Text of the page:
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April 4, 2014

Letting Go of Kung Fu. ~ Joe Germinario

Kung Fu

 About three years ago I started practicing yoga.

I had just graduated University and was spending my first year post-organized-education, teaching English in Korea. That year held a lot of changes for me, not the least of which was my discovery of yoga and Zen meditation.

I loved the concept of a lifelong practice that was never finished and yet always improving. I practiced as consistently as I could in the midst of a turbulent year in Korea, and continued that practice once I returned to Montreal.

Then, last year I started studying Kung Fu intensely and loved it so much I dropped everything else, including yoga. The need to practice grew. I started going to three or four classes a week and practicing at home as much as I could. I was hooked and I was pushing myself as far as I could go, which is what I’ve always done.

The constant thriving for perfection of Kung Fu. The never good enough. The belief that we were training to help the world, to protect the weak. The go go go, the do do do, the need to improve, the responsibility, but more than anything it was an image. It was the image of a protector.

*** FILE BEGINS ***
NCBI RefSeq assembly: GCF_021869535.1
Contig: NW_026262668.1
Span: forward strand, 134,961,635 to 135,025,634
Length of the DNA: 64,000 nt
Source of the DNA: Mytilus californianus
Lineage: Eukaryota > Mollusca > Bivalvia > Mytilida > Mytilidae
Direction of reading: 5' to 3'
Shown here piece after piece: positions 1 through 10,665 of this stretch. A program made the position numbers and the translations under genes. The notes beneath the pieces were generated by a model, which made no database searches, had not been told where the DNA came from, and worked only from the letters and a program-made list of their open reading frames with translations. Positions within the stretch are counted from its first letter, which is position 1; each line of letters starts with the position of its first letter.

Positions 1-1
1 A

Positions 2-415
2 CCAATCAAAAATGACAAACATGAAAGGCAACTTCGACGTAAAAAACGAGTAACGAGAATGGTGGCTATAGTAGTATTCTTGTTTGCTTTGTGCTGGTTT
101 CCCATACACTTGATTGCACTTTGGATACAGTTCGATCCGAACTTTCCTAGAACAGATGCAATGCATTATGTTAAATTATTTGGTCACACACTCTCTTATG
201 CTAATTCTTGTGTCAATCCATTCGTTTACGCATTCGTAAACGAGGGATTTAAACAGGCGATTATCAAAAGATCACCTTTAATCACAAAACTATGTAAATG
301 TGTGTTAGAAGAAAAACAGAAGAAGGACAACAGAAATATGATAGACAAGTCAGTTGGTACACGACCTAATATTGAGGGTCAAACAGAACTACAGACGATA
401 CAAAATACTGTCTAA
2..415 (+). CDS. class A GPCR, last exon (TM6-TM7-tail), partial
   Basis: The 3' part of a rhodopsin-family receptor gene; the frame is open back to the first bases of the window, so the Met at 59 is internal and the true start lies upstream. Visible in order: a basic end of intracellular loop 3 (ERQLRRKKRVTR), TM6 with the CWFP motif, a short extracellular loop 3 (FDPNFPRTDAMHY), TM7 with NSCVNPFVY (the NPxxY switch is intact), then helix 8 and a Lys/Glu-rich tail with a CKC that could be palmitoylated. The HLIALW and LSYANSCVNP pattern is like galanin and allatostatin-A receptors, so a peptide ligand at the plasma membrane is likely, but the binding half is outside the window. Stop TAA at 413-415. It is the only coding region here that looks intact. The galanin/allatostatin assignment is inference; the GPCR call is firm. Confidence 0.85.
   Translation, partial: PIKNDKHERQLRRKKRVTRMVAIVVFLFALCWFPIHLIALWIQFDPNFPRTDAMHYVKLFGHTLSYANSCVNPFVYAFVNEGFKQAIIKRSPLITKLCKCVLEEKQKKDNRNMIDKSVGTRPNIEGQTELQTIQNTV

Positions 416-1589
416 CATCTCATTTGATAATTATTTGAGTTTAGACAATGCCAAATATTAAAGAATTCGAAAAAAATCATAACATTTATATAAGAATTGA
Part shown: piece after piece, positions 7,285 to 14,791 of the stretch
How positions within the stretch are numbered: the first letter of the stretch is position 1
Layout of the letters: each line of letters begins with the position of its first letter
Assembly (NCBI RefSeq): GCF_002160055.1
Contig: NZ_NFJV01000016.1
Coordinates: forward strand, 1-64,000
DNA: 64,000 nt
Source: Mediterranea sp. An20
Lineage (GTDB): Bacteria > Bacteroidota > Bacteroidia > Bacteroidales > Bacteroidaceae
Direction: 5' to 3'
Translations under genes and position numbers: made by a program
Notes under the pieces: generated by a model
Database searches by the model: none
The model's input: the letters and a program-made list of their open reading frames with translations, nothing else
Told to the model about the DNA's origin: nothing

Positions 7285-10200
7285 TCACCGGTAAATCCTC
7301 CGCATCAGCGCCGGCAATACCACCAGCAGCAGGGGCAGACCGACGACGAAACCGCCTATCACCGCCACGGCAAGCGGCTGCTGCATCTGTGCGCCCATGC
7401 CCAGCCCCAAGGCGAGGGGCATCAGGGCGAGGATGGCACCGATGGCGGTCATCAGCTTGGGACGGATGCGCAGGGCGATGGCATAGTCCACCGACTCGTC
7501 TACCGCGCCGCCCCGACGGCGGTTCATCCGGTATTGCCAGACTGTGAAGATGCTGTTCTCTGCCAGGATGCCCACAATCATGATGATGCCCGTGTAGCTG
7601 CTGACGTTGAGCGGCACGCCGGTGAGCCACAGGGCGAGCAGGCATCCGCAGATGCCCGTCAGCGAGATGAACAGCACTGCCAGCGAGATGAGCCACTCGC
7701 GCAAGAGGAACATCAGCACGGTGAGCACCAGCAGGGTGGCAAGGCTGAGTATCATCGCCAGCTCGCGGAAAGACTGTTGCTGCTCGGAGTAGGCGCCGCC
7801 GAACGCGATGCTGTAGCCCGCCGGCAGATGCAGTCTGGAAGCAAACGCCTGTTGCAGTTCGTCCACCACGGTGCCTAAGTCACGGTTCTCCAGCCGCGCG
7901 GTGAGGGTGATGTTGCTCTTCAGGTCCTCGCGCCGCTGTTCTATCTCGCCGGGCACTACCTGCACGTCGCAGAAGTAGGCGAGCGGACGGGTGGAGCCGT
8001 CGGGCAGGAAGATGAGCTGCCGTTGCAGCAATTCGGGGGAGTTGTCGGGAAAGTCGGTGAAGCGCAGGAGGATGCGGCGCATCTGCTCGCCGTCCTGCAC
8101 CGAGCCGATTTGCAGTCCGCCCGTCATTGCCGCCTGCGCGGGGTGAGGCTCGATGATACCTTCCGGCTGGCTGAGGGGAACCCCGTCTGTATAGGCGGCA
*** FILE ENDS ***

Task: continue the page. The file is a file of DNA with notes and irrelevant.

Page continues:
Then about two months ago I left Montreal behind. I put my stuff in storage and came to Costa Rica to work as a writer for a yoga resorts blog. Leaving most of my life was surprisingly easy, the hardest decision was actually leaving my Kung Fu behind. I became resolute that I would not let it go.

When I first arrived at the resort I planned to continue my daily Kung Fu training and simply add the resorts’ free yoga classes onto what I was already doing, but I found that the only free class was at 9:00 a.m. Breakfast being at 7:30 it felt too weird for me to practice so soon after eating. So, I didn’t. I woke up at 5:00 every morning and continued my Kung Fu and left the yoga for everyone else.

A little more background:

About four years ago I broke my face. Cracking three teeth on the side walk, I had torn myself up, hit my head, and looked like a terribly unskilled street fighter who couldn’t take a hint.

I was able to cap the two lateral teeth but my right front tooth, well, it had to come out. I spent the next year having multiple surgeries, and some point along the way, I spent three months without a front tooth. It was a hard time, but in the end I learned to smile the holiest of smiles; an un-self-conscious one.

Finally one week before going to Korea, I got my new tooth.

So what’s the point of telling you this?

For four years the tooth was solid. No issues whatsoever. But before coming to Costa Rica my training became increasingly intense and some of the punches I was practicing dealt with vibrations. I hadn’t realized it at first, but the reverberations I was sending through my body were knocking my tooth loose.

It fell out twice before leaving Montreal, and then within two weeks of being at Blue Osa (and training everyday) my tooth fell out again.

My body was rejecting Kung Fu.

Call me vain, but even though I loved Kung Fu it didn’t seem worth having to replace my tooth every two weeks. I tried to let it go, but, alas the things we love are not so easy to let fly away.

I turned to yoga and started developing a personal practice, and it was really good.